The content of this page was updated on 9/7/2012.
I'm always trying to better myself as a brewer, and I've gathered a
lot of new data about water and mash chemistry over the past
year and a half. Some of it significantly affects how brewing water should be treated:
-The target mash pH range of 5.2-5.5 is for room temperature measurements, not mash temperature measurements.
of the pH strips available at homebrew shops report values that are
about 0.3 lower than the actual pHs. I was using them, which made me
believe my mashes were within the target pH range when they weren't.
-Kohlbach's claim that each mEq/L of residual alkalinity will raise pH by 0.084 was for 12-Plato kettle wort, not mashes.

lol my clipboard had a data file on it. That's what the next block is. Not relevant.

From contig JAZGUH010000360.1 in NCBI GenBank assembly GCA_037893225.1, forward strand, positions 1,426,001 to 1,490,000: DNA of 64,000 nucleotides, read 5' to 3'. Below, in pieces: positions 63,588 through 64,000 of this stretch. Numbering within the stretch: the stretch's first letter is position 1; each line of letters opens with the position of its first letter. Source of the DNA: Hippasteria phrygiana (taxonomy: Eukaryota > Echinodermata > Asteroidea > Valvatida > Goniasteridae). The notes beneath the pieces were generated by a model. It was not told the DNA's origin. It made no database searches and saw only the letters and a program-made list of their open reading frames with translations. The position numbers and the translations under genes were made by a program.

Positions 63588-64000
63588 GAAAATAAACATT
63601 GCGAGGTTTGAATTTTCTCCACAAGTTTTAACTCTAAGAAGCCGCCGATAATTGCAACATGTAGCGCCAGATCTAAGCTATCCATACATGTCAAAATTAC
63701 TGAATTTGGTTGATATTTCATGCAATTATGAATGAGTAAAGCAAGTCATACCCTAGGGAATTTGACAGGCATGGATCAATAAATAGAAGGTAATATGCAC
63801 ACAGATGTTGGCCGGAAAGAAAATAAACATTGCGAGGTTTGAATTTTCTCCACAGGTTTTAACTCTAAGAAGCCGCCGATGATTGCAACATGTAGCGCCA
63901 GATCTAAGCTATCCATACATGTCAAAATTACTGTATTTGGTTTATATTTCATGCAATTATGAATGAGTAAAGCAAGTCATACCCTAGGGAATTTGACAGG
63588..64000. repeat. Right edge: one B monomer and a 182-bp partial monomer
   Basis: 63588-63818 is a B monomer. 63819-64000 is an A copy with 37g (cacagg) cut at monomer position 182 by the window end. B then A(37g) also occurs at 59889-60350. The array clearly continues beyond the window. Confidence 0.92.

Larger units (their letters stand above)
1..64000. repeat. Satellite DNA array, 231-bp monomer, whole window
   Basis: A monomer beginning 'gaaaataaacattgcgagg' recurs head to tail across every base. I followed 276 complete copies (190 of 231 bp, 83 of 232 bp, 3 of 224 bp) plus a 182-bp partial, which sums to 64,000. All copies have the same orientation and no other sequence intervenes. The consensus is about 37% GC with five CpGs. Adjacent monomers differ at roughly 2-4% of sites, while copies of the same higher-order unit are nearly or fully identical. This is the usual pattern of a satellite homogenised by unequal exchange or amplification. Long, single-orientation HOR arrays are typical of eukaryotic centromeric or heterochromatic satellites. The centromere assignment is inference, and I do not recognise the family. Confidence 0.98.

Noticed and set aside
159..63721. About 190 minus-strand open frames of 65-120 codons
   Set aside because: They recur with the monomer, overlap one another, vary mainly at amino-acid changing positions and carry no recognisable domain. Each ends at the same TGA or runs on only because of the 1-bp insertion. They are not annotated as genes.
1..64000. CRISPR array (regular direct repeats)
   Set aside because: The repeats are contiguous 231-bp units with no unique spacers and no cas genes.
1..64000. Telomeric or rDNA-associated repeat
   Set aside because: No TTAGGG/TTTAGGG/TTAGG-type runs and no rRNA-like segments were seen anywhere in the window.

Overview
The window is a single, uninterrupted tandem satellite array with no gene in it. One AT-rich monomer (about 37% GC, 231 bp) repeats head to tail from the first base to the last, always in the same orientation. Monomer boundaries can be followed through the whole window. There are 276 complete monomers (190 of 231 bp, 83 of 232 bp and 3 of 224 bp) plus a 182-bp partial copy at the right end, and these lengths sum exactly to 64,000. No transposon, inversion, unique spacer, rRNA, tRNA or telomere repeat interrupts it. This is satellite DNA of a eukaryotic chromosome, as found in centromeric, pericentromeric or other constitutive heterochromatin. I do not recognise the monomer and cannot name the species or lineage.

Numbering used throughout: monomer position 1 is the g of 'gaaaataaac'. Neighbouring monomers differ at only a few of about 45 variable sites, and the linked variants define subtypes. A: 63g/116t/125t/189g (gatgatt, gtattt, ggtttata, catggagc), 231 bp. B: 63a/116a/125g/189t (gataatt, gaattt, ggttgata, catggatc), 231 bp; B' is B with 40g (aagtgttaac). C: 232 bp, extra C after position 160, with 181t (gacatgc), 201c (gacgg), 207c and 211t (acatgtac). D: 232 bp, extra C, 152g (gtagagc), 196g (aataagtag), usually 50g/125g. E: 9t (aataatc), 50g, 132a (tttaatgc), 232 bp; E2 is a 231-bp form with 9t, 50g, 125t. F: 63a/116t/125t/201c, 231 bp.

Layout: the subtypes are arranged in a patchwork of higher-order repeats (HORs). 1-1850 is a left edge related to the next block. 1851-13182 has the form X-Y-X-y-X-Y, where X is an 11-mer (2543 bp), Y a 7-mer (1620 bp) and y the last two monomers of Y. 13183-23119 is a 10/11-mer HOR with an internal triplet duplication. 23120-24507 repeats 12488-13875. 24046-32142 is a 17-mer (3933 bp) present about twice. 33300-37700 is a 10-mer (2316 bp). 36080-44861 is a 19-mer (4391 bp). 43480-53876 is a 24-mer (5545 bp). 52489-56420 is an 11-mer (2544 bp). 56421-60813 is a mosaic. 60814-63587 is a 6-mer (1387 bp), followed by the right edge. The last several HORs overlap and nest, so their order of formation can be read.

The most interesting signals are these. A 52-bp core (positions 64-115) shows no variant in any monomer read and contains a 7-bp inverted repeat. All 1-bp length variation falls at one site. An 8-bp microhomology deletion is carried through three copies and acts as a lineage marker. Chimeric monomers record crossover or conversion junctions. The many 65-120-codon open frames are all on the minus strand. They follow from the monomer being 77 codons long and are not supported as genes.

with significant carbonic acid, such as Madison city water, requires
additional slaked lime to convert carbonic acid into bicarbonate ions.
-Lactic acid does not fully dissociate at common brewery pHs
Armed with new information, I updated the series on water chemistry and consolidated it from six parts to five (woohoo!). Here are the links to the articles:
Part I (introduction)
Part II (ballpark water treatments)
Part III (factors that affect mash pH)
Part IV (bulk water treatment)
Part V (mash water treatment)
I rewrote the old articles instead of writing new ones because leaving up the old stuff, some of which was valid and some of which was outdated, would have been confusing. In addition, I wanted to leave the original web addresses intact so people who use them as references would be able to find the new information as easily as possible. I included latest revision date in the body of each post so people will know when the content has changed since the publishing dates.